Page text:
Fuel-injection systems require careful planning and component selection. There are many components that go into a fuel system (including tank, fuel pump, lines, fittings, and filters) and each one has multiple replacement/upgrade options. So, simply installing an electric fuel pump is not going to work. The fuel-pressure requirements alone necessitate some detailed planning.
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In-Tank Fuel Pump
When it comes to fuel pumps, there are two categories: in-tank and external. In-tank pumps tend to last longer, hold higher pressure, and run quieter. However, in-tank pumps are also more complicated to install, and retrofitting an in-tank pump costs more. Virtually any aftermarket EFI in-tank pump that can supply the 60-psi fuel-pressure requirement is suitable. Many builders suggest the Walbro 340 in-tank pump because it holds higher pressures and has proven to be very reliable for supplying LS engines. The key is to buy a pump that is suited for your application. The stock F-Body fuel-pump assembly can be purchased from GM dealers and used for retrofit applications.
There are two ways to add an in-tank pump to your vehicle: buy a tank with a preinstalled EFI pump, either custom or OEM from a different vehicle, or retrofit the tank. Both options can be pricey, but there are ways to keep it on the cheap as well.
Buy a New Tank
New tanks can cost upward of $1,000. Companies such as Rock Valley Antique Auto Parts build custom stainless-steel gas tanks for street rods, hot rods, muscle cars, and trucks. If your car is not on the list, Rock Valley can build a custom tank. These new tanks are very slick, well built, and easy to install, but they come with a high price tag.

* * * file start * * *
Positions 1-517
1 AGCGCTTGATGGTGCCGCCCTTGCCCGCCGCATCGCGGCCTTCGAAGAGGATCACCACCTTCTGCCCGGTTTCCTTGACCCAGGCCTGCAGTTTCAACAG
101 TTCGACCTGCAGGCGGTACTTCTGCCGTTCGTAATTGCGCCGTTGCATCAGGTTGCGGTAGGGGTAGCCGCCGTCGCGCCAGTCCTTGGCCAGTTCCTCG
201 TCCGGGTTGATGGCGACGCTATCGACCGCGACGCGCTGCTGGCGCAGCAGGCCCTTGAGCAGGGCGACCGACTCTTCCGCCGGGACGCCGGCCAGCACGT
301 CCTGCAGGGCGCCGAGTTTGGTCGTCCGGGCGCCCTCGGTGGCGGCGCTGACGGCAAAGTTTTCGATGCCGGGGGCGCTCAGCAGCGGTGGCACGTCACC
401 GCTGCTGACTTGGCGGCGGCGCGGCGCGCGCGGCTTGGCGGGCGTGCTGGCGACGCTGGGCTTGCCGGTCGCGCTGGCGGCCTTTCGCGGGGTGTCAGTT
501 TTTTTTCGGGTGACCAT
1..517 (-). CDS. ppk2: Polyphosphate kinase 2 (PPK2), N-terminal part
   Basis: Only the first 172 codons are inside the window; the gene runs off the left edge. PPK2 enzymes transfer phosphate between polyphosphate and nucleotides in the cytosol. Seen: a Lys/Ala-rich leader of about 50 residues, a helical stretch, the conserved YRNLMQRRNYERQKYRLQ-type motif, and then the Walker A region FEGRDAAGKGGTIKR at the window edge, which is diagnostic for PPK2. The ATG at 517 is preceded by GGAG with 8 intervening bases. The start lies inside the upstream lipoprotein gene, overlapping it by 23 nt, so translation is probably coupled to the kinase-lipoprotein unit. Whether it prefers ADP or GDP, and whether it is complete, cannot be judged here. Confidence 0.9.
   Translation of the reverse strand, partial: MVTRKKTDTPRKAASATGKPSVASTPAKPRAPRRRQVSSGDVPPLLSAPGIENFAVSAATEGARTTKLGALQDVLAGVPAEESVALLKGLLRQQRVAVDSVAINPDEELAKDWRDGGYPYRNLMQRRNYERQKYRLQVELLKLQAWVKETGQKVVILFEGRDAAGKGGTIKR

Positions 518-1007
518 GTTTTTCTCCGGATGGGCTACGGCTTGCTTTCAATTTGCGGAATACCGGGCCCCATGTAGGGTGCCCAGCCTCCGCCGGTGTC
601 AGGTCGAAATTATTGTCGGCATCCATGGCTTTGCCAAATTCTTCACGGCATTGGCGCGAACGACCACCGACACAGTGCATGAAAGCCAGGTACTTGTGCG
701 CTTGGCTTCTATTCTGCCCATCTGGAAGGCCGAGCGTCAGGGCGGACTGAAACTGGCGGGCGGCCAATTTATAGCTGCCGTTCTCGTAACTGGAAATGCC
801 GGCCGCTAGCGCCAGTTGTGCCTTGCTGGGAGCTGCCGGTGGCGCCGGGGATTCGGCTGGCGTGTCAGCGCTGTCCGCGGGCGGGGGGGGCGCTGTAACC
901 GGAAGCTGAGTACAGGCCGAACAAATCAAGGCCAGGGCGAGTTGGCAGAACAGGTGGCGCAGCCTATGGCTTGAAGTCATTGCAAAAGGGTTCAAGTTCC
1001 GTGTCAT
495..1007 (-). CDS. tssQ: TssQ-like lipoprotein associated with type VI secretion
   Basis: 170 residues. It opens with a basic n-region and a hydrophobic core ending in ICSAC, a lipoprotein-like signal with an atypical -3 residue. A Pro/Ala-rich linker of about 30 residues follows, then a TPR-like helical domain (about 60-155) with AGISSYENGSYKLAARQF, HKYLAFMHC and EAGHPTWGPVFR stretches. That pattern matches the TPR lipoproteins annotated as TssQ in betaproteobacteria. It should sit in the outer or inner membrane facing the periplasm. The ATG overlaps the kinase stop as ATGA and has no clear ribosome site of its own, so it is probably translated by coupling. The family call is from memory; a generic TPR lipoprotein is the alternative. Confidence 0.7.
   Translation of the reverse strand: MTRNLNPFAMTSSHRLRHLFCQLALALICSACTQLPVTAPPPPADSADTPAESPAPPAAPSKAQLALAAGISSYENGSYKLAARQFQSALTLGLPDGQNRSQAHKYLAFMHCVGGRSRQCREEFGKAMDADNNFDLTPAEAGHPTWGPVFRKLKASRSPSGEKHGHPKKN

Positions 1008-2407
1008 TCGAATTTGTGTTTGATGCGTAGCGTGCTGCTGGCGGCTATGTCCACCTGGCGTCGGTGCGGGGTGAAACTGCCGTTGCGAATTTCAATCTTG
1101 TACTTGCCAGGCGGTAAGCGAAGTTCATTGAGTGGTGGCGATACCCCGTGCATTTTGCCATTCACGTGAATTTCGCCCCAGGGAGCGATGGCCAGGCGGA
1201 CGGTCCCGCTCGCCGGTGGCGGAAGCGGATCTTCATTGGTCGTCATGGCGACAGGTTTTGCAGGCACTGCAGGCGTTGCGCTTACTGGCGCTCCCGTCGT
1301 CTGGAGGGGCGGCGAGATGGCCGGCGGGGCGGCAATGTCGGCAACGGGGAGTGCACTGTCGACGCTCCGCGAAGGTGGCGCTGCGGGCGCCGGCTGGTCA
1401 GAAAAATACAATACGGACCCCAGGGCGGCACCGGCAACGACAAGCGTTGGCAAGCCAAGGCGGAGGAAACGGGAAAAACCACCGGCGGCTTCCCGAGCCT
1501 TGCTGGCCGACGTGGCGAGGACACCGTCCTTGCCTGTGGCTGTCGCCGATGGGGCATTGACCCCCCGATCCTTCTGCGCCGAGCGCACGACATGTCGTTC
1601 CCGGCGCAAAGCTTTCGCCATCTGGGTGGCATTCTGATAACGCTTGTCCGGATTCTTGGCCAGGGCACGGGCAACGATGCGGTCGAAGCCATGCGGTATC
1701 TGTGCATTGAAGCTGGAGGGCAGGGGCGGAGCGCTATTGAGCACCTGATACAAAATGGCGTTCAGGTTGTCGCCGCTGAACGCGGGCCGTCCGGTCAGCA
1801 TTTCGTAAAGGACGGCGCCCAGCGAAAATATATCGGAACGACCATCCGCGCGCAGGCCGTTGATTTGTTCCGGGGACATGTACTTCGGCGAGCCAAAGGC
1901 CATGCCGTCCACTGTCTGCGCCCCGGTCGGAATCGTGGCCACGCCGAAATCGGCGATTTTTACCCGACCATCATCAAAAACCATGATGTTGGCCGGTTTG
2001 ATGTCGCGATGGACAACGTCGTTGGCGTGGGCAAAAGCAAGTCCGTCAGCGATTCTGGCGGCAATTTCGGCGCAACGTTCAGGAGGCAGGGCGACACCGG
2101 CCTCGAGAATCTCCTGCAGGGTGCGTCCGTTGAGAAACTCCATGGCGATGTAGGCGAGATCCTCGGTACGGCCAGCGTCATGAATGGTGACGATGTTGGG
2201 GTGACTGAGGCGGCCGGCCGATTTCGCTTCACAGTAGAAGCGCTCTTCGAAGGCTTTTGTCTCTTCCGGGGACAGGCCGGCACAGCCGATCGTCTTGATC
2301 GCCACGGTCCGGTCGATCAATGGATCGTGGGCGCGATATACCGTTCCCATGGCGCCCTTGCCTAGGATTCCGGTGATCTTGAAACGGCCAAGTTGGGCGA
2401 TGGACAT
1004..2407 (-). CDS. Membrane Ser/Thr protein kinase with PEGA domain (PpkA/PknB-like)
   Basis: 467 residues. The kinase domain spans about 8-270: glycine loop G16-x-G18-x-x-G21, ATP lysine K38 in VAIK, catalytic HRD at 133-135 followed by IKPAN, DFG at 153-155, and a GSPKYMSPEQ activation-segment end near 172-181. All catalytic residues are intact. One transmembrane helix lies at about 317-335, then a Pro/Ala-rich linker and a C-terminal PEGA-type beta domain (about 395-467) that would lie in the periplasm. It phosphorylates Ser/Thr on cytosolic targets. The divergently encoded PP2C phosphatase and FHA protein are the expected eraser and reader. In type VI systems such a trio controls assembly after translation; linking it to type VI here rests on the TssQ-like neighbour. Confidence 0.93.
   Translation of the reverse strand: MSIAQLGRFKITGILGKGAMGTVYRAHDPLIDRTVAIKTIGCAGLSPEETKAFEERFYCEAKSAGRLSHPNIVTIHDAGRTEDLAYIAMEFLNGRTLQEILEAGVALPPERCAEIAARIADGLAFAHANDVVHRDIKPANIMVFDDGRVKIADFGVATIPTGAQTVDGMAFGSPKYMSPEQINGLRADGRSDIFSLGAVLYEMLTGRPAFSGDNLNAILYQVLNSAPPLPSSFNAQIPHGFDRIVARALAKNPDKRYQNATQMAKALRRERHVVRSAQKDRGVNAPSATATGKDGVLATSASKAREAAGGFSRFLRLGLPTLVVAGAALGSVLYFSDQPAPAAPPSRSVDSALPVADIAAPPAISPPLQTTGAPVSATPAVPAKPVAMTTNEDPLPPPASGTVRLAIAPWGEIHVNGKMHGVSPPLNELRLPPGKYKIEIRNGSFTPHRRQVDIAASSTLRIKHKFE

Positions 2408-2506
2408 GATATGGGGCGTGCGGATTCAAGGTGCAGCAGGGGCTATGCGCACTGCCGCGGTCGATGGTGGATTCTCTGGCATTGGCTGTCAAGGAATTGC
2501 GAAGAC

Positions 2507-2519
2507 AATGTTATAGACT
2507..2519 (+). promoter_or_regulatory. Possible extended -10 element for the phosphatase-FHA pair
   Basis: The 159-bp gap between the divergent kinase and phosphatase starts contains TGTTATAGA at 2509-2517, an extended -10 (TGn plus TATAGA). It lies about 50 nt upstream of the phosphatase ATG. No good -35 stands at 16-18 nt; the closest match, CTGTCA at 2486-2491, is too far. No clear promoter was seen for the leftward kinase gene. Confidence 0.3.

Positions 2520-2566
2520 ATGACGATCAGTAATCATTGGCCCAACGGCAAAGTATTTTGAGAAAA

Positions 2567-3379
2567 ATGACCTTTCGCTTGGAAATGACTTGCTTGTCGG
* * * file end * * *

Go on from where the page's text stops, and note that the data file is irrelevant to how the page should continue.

Each Rock Valley EFI fuel tank features a dropped sump in the top of the tank. This allows for adequate floor clearance. Each EFI tank comes with a new high-volume, high-pressure fuel pump to feed your engine.
Refit the Current Pump
There are several ways to alter your stock tank to take an EFI fuel pump. The bargain-basement method is to take the stock sending unit assembly out of the tank, cut off a short section of feed line (about 11⁄2 inches, depending on the depth of the tank and the length of the pump), and fit the pump to the stub using fuel line and hose clamps. The important thing here is to make sure the pump is mounted about 1/4 inch off the floor of the tank, with a filter sock resting on the bottom of the tank. This keeps the impurities out of the pump while getting the most fuel out of the tank. The pump needs to be supported, so a piece of steel rod can be welded to the underside of the assembly plate. The pump is then clamped to the rod, so it remains stationary.
This method doesn’t work for all tanks, especially shallow tanks, and clearance may be hampered by the diameter of the stock assembly. Additionally, the fuel-level sending unit may be in the way, depending on application. This method keeps the stock feed lines in place and eliminates any floorpan clearance issues. One more drawback is the complete lack of a fuel sump feature, which traps fuel around the pump inlet, ensuring it does not run dry. Running an in-tank pump dry is very destructive; they don’t last long when run dry.
Modify the Tank with Welding